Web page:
Taken at its verbatim face value, the term discrete mathematics refers to mathematics concerned with mathematical structures which are discrete in the sense of discrete topological spaces, hence which do not involve topology and in particular do not involve analysis (“calculus”).
With the hindsight of the nPOV one could usefully say that discrete mathematics, in this sense, is the topic of (models of) bare homotopy type theory, in contrast to its cohesive refinement to cohesive homotopy type theory.
However, in common parlance the term discrete mathematics is used much more restrictively:
On the one hand, it often appears as the title of those introductory courses in the undergraduate mathematics and computer science curricula which are expressly independent of differential calculus and instead concerned with discussing prerequisites such as naïve set theory, basic predicate logic, an introduction to proofs, and maybe elementary number theory, and possibly aimed at providing an overview of combinatorics, graph theory and associated algorithms (e.g. Molluzzo & Buckley 1986).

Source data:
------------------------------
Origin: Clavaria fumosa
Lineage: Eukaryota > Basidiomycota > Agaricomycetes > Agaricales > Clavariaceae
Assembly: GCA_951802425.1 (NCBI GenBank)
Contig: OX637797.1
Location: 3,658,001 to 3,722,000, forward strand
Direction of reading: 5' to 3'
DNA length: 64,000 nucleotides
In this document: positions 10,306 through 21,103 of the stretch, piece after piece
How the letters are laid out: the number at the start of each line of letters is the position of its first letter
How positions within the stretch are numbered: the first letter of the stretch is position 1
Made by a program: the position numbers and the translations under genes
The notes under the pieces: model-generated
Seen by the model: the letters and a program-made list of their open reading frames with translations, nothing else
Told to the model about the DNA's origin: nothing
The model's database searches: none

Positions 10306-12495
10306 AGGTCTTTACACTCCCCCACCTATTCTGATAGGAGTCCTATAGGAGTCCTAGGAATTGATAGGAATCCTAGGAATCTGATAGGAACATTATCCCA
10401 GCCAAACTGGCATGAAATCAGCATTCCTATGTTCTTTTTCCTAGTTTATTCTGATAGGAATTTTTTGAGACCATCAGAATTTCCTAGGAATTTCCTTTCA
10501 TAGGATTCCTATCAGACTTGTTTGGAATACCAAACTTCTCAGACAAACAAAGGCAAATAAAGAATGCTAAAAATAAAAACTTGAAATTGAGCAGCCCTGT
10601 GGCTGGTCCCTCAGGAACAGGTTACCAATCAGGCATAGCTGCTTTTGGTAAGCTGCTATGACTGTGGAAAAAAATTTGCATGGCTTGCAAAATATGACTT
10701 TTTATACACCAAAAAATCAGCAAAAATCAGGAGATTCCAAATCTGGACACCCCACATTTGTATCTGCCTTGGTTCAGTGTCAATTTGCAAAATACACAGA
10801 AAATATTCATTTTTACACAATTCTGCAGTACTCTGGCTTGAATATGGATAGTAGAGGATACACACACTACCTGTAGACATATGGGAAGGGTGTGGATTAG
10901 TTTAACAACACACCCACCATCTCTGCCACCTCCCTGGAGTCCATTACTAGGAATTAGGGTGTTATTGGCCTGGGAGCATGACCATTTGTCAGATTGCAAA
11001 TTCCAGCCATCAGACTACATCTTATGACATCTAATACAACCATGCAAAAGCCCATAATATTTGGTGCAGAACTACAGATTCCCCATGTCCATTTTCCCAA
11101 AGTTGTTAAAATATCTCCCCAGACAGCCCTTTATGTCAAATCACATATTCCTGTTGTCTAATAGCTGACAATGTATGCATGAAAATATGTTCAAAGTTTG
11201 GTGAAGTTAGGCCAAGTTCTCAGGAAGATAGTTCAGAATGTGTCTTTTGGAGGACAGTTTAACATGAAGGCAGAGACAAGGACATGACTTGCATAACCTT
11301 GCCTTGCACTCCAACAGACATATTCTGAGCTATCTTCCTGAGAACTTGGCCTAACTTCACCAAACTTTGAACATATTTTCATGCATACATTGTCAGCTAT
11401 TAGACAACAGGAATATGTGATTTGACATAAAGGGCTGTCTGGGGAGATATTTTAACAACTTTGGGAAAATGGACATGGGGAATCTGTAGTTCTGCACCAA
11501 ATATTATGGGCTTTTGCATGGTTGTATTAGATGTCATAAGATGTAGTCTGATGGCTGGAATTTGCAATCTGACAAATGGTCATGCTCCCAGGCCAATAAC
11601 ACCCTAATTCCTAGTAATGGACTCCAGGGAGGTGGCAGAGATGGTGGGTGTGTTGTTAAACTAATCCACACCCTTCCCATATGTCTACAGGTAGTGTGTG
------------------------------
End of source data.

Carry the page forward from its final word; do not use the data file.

On the other hand, in research mathematics the term discrete mathematics is mainly used (see the references below) as a synonym for combinatorics and closely related fields (or subfields): finite geometry and incidence geometry, coding theory and Boolean functions, combinatorics of posets, matroid theory, convex geometry and polytopes, packings, tilings, etc.
See also:
Textbook accounts for undergraduates:
John C. Molluzzo, Fred Buckley, A First Course in Discrete Mathematics, Waveland Press (1986) $[$ISBN 13:978-0-88133-940-6$]$
Gary Chartrand, Ping Zhang: Discrete Mathematics Waveland Press (2011) $[$ISBN:978-1577667308$]$
Kenneth Rosen, Discrete Mathematics and its Applications, McGraw Hill (2019) $[$ISBN:978-1-259-67651-2, pdf$]$
Last revised on June 16, 2022 at 09:12:30. See the history of this page for a list of all contributions to it.